• 31 B

    Posted on November 14, 2018 by in Reflections on Sunday Gospels

    More than right answers needed.

    Introduction:  This Sunday’s Gospel takes place after Jesus has finished his journey on the “Way” and he has arrived in Jerusalem.  Jesus enters the city not as a pilgrim, but rather as a popular king.  He receives the acclaim of the crowds.  But this entrance is immediately followed by a series of conflicts.  Today’s Gospel is the culmination of this series.  But it is a bit ambiguous.  Is the scribe who comes to Jesus hostile to him, as were the Pharisees and some of the Herodians who tried to trap him, or the Saducees who came to challenge him?

    Homily:  The key to the Gospel is Jesus’ answer to this scribe. Jesus gives his answer to the question “”Which is the first of all the commandments?” But then Jesus adds something no one has asked him “The second is this: You shall love your neighbor as yourself. He brings together two widely separated commands (the first is found in the book of Deuteronomy, the second in the book of Leviticus).  While each of these is warmly commended by the Rabbis, so far as is known no one save Jesus has brought them together.  Surprisingly the scribe not only appears to agree wholeheartedly with Jesus’ assessment but reinforces it with allusions to the scriptures that give priority to obedience over the Temple cult.  The scribe is willing to go this far.  Jesus recognizes that he is “thoughtful” (he answered with understanding).  The scribe has intellectually grasped what Jesus has said. Though Jesus praises his understanding, he does not invite him to follow him.  The reason is that the scribes are committed to a system that oppresses. According to Mark’s narrative, exploitation is precisely what is perpetuated by the system the scribes uphold. The sovereignty of God demands more than orthodoxy and intellectual assent;  there must be the practice of justice. The risk of perverting life by living a selfish religion is always great. “The love of God which excludes the neighbor comes down to a lie.  If we do not love our neighbor, we do not love the Father of all.” It would seem to me that those who proclaim the “prosperity gospel” are attempting to live with this contradiction. I read a post recently that said “don’t proclaim: ‘put Christ back into Christmas’ but: ‘put Christ back into Christianity.’ In a scathing article a disgusted Evangelical Scholar, Berny Belvedere, explains how political operatives have managed to slip new ideas into the evangelical belief system –such as a staunch belief in unfettered capitalism –that are nowhere to be found within the Bible. “Within American conservative Christianity, what these leaders do is funnel biblical content, cultural distinctives, and national tropes in a mix that ordinary believers imbibe as what it means to be authentically Christian. …And it is this essential corruption of the basic tenets of Christianity that have opened the door for evangelicals to embrace Trump, who is a walking violation of the Ten Commandments.” (Disgusted Evangelical Scholar Details How Christian ‘Grifters and Status-Seekers’ Paved the Way for Trump)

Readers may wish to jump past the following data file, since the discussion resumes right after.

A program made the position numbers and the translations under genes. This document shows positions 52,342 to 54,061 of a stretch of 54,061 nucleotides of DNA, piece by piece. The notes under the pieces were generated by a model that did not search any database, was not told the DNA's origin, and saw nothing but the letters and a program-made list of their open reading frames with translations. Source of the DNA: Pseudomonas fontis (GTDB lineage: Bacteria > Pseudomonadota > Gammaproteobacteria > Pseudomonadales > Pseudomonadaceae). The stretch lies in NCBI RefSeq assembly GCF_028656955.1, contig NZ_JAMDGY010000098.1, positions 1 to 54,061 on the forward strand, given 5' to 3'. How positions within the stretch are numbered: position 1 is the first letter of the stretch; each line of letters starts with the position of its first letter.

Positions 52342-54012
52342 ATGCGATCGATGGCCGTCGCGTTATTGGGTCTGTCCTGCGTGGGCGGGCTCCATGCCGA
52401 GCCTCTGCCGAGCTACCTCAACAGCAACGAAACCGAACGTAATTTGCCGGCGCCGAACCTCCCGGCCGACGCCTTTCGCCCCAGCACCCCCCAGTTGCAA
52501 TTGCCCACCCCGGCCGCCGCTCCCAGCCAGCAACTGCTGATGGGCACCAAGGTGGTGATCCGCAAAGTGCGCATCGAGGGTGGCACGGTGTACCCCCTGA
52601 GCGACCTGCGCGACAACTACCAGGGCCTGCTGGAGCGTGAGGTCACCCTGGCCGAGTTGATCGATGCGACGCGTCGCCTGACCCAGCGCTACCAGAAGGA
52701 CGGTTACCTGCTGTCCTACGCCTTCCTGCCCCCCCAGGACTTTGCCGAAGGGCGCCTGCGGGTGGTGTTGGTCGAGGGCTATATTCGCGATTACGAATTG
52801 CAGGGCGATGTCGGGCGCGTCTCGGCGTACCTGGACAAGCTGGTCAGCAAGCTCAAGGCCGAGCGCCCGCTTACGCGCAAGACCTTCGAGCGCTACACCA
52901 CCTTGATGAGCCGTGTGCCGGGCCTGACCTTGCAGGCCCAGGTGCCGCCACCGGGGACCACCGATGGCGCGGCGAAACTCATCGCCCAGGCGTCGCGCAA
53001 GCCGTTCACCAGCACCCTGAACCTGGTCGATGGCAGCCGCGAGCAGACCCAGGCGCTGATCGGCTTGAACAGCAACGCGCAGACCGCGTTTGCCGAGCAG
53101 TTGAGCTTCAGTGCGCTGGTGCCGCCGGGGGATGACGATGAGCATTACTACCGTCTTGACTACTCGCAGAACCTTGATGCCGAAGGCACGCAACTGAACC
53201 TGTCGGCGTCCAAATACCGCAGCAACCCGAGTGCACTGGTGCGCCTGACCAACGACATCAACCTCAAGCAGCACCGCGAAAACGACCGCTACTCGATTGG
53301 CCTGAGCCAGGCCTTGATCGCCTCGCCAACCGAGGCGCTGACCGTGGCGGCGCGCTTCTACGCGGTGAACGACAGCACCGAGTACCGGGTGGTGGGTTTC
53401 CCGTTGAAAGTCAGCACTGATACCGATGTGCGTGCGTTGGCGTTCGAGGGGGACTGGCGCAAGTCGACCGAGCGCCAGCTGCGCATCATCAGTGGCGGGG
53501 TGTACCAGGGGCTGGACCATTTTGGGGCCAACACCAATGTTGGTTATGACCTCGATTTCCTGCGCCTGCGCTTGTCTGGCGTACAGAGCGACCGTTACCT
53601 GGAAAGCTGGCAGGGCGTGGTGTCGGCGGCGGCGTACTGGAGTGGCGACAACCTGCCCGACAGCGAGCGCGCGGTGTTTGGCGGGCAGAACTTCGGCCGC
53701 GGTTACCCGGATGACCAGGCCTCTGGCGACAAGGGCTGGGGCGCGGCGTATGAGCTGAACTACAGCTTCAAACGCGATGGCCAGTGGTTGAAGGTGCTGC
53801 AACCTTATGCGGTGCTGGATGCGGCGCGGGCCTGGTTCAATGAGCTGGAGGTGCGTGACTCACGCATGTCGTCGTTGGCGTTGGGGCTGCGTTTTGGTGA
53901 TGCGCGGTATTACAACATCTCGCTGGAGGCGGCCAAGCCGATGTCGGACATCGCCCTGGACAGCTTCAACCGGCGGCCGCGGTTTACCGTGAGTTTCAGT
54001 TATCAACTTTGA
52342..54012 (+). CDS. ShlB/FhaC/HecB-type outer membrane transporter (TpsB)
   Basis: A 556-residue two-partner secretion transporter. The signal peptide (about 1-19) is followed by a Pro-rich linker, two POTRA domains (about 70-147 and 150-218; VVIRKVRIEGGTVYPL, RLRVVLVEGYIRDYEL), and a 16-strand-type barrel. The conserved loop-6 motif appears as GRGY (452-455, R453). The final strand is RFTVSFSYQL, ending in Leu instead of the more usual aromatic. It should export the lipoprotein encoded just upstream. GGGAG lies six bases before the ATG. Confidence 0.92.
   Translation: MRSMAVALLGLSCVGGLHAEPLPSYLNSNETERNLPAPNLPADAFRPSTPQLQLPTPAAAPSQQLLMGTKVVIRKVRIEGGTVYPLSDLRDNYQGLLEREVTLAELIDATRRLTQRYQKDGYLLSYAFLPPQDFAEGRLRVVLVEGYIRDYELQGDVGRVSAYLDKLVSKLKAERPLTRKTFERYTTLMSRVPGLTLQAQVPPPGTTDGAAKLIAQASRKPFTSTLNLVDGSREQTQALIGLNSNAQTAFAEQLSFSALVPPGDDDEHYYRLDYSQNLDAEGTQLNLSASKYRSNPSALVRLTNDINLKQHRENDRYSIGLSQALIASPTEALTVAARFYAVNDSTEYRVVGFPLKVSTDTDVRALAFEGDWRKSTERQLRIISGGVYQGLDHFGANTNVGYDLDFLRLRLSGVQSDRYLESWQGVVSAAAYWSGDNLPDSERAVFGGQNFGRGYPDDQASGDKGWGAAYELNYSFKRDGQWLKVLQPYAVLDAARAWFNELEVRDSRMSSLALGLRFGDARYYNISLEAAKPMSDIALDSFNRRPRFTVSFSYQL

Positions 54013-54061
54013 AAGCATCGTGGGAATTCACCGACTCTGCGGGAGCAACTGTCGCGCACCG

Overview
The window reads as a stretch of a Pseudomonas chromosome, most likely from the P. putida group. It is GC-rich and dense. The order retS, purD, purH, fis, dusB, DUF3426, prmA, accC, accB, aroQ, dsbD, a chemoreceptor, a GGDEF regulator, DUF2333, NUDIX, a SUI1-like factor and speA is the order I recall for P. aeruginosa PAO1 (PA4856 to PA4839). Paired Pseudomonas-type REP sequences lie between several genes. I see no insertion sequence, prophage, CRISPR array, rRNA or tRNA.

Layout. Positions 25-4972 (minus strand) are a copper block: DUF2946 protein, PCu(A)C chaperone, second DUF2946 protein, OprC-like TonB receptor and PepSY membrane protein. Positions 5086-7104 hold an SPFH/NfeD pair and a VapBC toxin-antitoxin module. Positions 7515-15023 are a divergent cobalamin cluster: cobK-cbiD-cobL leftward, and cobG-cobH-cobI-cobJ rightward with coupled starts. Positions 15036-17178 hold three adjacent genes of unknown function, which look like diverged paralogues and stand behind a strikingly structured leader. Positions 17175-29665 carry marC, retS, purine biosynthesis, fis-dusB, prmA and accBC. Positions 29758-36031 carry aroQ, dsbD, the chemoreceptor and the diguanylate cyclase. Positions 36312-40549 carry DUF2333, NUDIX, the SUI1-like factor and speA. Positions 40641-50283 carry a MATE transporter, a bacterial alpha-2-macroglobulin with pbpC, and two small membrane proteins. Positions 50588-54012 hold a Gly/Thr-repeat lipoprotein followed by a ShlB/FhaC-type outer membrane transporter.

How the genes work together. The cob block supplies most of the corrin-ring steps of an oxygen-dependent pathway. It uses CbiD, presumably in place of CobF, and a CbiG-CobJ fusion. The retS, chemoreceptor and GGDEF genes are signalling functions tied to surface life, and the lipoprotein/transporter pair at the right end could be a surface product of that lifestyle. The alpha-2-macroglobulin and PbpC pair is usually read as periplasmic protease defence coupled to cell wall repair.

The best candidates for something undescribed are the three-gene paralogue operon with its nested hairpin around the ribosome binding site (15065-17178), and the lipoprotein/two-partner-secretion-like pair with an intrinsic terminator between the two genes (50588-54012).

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    Evangelical Christian praying over President Trump

        The debating and conflict section of the Jerusalem narrative closes with a declaration of “victory” for Jesus.

    The kind of group attachment that characterized the cultural world of Jesus is highly desired but difficult to attain in Western culture.  As precious a cultural value as it is, Western individualism proves to be the biggest obstacle to community.  We westerners tend to be very pragmatic with regard to group attachment.  We join a group and remain members only as long as the group meets our personal needs.  When it fails to do so, we drop out and join another group on similar terms.

    This passage is another of those incidences where we do not know “the rest of the Story.”  We do know that Jesus does not invite this man to follow him, but we don’t know what became of him.  It would seem that we are being taught that having the right words isn’t enough, we must follow the words with consistent actions for justice.

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